You make several good points and your argument is well crafted. I also agree in lowering the drinking age, but only with raising the driving age, like Germany. In America, teenagers learn how to drive around 15 or 16. When growing up, these same teenagers hear about all the wonderful things about drinking and alcohol. When they reach the drinking age, or are in a situation where alcohol is readily avalible, they tend to over do it; they don’t know their limits, they don’t understand its effects, and they don’t know when they are dangerously intoxicated. Teenagers learn how to drive and are then presented the oppertunity to drink that wonderful stuff they hear about. If we switch it, drinking age first, driving age second, teenagers learn about how to control their alcohol before they get in the drivers seat.

  6. Judy Sanchez

    I agree the drinking age should be lowered, because it would teach them how to drink responsibly. Personally i feel that if you can make your own decision and serve the military you should also be able to make the decision on whether you can drink.

  7. Matt M.

    I completely agree with your claim. I find that when it comes to legal drinking age, Germany is a role model that the US should follow. Because teens can drink at the age of 16, but cannot get their licence until they are 18, they learn to drink responsibly before they learn to drive. In the united states, drunk driving kills hundreds of people every day. This may be provented if we adopt a similer method when it comes to legal drinking age.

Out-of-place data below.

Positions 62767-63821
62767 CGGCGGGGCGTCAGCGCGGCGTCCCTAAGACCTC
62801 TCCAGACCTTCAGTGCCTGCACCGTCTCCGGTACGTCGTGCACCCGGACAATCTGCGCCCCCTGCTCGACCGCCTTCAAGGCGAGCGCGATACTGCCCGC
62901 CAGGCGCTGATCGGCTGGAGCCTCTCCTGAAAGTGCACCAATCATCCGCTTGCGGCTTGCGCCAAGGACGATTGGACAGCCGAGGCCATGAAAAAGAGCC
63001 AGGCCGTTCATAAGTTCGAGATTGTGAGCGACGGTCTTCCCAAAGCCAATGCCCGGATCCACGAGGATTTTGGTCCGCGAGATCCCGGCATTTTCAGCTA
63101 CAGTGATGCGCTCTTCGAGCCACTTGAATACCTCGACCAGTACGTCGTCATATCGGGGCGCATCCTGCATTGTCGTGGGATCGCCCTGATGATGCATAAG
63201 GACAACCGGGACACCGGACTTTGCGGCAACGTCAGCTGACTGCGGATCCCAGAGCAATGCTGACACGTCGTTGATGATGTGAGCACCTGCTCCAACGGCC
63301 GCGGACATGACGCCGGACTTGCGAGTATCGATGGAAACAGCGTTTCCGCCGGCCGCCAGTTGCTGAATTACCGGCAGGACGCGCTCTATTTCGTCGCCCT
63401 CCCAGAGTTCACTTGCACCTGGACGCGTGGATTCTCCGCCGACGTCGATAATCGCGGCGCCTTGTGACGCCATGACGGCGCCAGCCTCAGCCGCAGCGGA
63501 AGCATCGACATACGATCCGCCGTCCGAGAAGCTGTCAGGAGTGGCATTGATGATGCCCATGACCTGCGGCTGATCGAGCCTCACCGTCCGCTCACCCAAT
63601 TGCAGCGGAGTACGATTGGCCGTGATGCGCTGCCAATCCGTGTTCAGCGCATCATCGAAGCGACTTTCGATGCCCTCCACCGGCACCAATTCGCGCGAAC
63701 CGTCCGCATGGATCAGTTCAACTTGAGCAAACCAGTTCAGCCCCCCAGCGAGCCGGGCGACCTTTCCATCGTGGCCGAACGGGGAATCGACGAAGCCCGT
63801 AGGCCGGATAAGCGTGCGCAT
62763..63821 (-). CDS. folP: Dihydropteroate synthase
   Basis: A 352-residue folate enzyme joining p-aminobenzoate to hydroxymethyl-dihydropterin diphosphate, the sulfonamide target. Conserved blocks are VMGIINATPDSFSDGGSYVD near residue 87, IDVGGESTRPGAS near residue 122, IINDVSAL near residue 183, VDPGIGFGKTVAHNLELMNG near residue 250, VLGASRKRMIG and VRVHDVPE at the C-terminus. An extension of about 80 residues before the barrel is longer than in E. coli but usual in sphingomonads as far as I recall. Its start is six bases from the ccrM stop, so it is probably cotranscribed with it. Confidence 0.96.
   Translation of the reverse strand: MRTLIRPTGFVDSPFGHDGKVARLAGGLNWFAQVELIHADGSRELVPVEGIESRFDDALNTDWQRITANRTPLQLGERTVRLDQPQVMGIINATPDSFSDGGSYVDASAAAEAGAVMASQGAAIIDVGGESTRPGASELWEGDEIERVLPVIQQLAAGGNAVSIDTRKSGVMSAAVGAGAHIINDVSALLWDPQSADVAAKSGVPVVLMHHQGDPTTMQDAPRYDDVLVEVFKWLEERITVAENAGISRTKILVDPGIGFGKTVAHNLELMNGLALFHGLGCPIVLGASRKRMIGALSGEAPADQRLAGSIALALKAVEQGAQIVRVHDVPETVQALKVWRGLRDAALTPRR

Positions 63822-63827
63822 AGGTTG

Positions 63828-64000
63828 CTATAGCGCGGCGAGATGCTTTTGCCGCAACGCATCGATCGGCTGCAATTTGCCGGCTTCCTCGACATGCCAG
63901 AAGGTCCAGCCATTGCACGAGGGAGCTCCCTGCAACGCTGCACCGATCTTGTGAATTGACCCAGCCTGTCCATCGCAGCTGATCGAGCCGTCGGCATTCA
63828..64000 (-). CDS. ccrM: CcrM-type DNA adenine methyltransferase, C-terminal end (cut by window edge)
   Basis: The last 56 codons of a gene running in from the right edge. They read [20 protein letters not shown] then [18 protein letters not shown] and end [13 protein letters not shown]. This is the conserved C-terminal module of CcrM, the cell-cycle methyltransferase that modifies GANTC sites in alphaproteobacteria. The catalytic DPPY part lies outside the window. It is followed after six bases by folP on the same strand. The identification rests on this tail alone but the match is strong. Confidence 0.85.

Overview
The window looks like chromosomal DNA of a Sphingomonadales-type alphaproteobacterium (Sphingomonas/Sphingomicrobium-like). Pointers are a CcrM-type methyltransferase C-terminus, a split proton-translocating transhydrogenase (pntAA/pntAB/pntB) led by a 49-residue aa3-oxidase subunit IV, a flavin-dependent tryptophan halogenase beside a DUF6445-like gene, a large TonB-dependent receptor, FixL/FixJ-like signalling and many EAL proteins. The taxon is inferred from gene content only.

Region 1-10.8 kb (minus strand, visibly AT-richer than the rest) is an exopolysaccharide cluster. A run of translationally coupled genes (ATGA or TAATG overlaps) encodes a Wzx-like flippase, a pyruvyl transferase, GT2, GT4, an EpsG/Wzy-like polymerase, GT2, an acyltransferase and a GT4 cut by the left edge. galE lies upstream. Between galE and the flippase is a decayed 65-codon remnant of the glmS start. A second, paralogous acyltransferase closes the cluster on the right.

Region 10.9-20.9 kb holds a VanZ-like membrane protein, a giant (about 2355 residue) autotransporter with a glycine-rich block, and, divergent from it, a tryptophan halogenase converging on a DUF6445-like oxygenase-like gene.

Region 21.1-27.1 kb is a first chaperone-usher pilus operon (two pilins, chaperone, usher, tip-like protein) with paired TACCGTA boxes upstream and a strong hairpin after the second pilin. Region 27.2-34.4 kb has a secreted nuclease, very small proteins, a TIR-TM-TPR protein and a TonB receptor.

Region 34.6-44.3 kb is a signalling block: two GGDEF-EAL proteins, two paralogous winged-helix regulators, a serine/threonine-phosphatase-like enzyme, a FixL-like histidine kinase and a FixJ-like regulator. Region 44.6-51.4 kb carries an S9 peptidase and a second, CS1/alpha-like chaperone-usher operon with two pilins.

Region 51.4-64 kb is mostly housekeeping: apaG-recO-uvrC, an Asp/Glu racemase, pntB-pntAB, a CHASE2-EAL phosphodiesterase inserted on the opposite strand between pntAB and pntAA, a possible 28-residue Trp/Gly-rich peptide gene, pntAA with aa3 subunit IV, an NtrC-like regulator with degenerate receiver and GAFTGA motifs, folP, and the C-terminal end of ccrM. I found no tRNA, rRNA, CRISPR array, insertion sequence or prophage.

• Morgan Gilberti

      I agree that this course of action could also prevent accidents from happening. It allows young adults to learn how to drink responsibly, then they will have the knowledge of the do’s and don’ts before getting behind the wheel of a vehicle.

  8. Sean Andrade

    Lowering the drinking age would not increase the number of drunk driving accidents, but reduce the number by a significant amount. This is because younger people will not see drinking as something really great, thus they will not see drinking to be something marvelous when they first are legally allowed to. If people start drinking from a younger age than they will become more responsible with when and where they should drink. The current drinking age system in the U.S. allows young adults who have already been driving since they were 16 or so to consume alcohol and they are not prepared for it’s impairing effects. It can be seen in many European countries that with a lower drinking age and a higher driving age, the casualties caused by drunk driving are significantly lower.